Be carbon monoxide (CO) aware when camping
Never take a lit or smouldering barbecue into a tent or caravan. The charcoal from a barbecue emits poisonous carbon monoxide, which is odourless and colourless, for a long time after you have finished cooking.
Ideally keep barbecues down-wind and well clear of tents to ensure that the fumes do not build up in nearby tents.
Caravans, boats and mobile homes are also at risk because portable appliances that use bottled fuels such as liquid petroleum gas, paraffin or kerosene are often used for heating and cooking. Barbecues, gas and charcoal all emit poisonous CO. Never use them indoors or within tents during camping.
Remember vehicle engine or generator exhaust gases can also contain high levels of CO.
Carbon monoxide (CO) awareness
Camping and fire safety
- set up tents at least six metres apart and away from parked cars
- make sure you know what the fire safety arrangements are on the campsite and where the nearest telephone is
- don’t use oil-burning appliances like lanterns or candles in or near a tent – use a torch instead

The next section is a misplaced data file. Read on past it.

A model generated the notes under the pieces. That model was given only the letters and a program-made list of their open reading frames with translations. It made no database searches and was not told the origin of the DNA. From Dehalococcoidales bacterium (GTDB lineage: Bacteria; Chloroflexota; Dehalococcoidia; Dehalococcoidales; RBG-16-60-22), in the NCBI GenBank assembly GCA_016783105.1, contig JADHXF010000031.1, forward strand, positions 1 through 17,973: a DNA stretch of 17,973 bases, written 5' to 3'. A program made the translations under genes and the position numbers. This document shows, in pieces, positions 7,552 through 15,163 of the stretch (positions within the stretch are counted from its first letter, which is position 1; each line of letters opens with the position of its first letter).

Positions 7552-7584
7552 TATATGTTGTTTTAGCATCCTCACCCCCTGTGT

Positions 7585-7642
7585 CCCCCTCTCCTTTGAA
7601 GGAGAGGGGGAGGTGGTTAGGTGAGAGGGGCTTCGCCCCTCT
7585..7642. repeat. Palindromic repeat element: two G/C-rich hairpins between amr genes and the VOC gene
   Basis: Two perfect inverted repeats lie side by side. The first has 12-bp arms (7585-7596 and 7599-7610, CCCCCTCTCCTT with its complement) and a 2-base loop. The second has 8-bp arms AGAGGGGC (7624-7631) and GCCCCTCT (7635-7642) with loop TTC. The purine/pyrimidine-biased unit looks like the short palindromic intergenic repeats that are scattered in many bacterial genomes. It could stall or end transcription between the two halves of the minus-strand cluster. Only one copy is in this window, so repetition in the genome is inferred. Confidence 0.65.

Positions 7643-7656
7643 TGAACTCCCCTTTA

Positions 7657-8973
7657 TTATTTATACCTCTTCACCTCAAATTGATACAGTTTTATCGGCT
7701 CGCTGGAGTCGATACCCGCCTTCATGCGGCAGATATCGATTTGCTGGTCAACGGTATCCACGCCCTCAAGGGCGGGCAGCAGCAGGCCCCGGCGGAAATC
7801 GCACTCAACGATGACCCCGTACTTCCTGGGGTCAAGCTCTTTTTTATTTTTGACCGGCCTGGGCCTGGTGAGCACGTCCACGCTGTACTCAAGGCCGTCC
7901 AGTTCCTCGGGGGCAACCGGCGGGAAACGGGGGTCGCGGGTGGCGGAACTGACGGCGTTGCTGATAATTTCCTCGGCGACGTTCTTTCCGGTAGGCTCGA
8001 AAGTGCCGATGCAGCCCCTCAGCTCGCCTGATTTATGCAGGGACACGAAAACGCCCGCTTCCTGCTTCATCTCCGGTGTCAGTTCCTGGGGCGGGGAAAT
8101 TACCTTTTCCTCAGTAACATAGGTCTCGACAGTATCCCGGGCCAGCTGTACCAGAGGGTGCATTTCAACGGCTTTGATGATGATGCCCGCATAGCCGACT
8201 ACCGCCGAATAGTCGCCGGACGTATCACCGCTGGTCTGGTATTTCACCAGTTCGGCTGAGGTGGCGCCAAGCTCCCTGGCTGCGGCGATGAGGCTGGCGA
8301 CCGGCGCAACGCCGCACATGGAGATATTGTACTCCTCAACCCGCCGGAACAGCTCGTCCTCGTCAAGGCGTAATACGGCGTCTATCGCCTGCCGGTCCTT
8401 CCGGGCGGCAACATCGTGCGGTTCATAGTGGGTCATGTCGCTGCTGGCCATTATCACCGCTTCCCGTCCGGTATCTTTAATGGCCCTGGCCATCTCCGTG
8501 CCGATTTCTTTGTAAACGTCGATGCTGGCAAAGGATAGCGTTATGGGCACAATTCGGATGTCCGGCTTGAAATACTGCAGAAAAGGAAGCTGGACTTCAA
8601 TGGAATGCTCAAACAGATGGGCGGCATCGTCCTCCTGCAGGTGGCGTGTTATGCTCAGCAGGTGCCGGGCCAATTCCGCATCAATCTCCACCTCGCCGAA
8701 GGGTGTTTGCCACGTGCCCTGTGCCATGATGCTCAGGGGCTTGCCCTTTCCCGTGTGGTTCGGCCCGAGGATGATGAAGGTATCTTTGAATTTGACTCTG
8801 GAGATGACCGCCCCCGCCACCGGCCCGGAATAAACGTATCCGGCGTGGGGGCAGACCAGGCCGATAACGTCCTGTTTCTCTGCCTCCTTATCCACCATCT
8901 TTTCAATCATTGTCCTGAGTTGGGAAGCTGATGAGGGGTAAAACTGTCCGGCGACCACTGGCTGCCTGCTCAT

- never smoke inside a tent
- place your cooking area well away from the tent
- keep your cooking area clear of items that catch fire easily (‘flammable’ items) including long, dry grass
- put cooking appliances in a place where they can’t easily be knocked over
- keep matches, lighters, flammable liquids and gas cylinders out of the reach of children
- have an escape plan and be prepared to cut your way out of your tent if there is a fire
What should I do if I have a fire while camping?
Remember these two simple tips:
- get everyone out straight away – fires in tents can spread very quickly
- call the Fire and Rescue Service and give a map reference if possible – provide a landmark like a farm or pub to help them find you
Reduce the risk of wildfires
Dry ground in the summer means there is the added risk of a fire starting, but you should take care at all times of the year. Follow these tips to reduce the chance of a wildfire in the countryside:
- extinguish cigarettes properly and don’t throw cigarette ends on the ground – take your litter home
- never throw cigarette ends out of the car window
- avoid using open fires in the countryside
- don’t leave bottles or glass in woodland – sunlight shining through glass can start fires
- only use barbecues in a suitable and safe area and never leave them unattended
- if you see a fire in the countryside, call the Fire and Rescue Service immediately
- don’t attempt to tackle a fire that can’t be put out with a bucket of water – leave the area as quickly as possible